It looks like air travel is starting to return to a manageable place after a chaotic holiday season. Tuesday morning at Minneapolis-St. Paul International Airport, 30 flights had been canceled and 40 had been delayed. But over the holidays, thousands of flights were canceled or delayed at airports across the U.S.
Bad weather doesn’t help, but the key issue is staffing, as COVID-19 infections race through flight crews. Host Cathy Wurzer took a closer look at the state of the travel industry with Kyle Potter, executive editor of Thrifty Traveler.
Just how bad did it get for the travel industry over the holiday season? “It doesn’t get much worse than this,” Potter said.
According to a Delta staff memo obtained by Thrifty Traveler, the airline saw more than twice as many unplanned crew absences over the most recent holiday season than it did over Thanksgiving 2021.
But Potter said no airline is safe: From the end of December into the start of January, every major airline has canceled hundreds of flights every day.
Before the rise of the omicron variant, airline staffing was already low. Now, airlines are stretching themselves thin to meet demand without giving themselves wiggle room to cope with a storm or some other setback, Potter said.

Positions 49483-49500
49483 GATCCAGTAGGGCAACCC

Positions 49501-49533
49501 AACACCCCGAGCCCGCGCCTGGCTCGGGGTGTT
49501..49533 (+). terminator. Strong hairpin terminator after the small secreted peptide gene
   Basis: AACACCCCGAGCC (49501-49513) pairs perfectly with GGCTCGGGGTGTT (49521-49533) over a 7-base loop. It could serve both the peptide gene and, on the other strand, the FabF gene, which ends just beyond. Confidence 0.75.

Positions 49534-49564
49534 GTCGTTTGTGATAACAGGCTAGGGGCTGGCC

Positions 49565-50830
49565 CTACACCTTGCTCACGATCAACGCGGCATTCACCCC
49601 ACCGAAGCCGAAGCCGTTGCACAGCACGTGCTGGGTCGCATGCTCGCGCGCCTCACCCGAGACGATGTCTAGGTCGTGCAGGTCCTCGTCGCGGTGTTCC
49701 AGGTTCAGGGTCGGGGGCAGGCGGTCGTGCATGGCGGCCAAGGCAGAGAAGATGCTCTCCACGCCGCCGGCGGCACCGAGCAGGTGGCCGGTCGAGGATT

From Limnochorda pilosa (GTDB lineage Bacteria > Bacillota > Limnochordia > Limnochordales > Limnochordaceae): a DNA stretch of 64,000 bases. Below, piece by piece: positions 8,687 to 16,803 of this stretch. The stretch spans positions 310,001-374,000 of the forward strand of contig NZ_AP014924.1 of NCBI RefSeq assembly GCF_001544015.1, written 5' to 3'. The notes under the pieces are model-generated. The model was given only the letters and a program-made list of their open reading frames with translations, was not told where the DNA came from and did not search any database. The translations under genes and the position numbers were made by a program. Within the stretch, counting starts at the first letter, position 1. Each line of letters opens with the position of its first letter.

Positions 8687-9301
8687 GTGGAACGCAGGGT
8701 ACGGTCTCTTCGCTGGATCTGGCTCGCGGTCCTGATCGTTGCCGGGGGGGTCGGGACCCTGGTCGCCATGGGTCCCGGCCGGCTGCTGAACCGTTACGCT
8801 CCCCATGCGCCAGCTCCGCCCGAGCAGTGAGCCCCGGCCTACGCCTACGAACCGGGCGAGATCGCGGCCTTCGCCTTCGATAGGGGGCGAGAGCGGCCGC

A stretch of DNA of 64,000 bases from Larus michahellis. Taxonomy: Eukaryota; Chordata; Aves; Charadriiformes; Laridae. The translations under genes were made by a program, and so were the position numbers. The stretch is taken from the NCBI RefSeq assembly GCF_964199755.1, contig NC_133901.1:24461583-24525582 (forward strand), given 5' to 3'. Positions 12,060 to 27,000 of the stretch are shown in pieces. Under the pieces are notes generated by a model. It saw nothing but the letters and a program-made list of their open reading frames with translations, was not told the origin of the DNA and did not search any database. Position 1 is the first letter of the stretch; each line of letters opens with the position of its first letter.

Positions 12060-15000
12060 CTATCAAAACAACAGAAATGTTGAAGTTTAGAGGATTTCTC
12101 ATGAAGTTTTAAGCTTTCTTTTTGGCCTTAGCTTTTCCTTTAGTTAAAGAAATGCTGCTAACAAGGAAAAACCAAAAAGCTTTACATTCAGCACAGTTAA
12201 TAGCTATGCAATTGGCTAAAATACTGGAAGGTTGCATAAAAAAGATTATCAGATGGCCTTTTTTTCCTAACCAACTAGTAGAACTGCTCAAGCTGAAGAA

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According to Potter, it’s irresponsible for airlines to continue to sell a full schedule of tickets in light of the staffing shortage. Travelers who have experienced delays don’t have much recourse.
“You can ask nicely for some compensation,” Potter said, but that’s about it. “In the United States, travelers have precious few rights when it comes to these kinds of disruptions.”
Because every airline has been involved in the meltdown and travelers have short memories, Potter doesn’t anticipate long-term damage to the reputations of individual airlines, even though the disruptions have been massive.
Will conditions improve now the holidays are past? “I don’t see that this is going to change substantially anytime soon,” Potter said.
Potter encouraged those planning travel in the near future to maintain as much flexibility as possible. That means buying main cabin seats — as they don’t have hefty change and cancellation fees — and watching your reservation for schedule changes.
Use the audio player above to listen to the full conversation.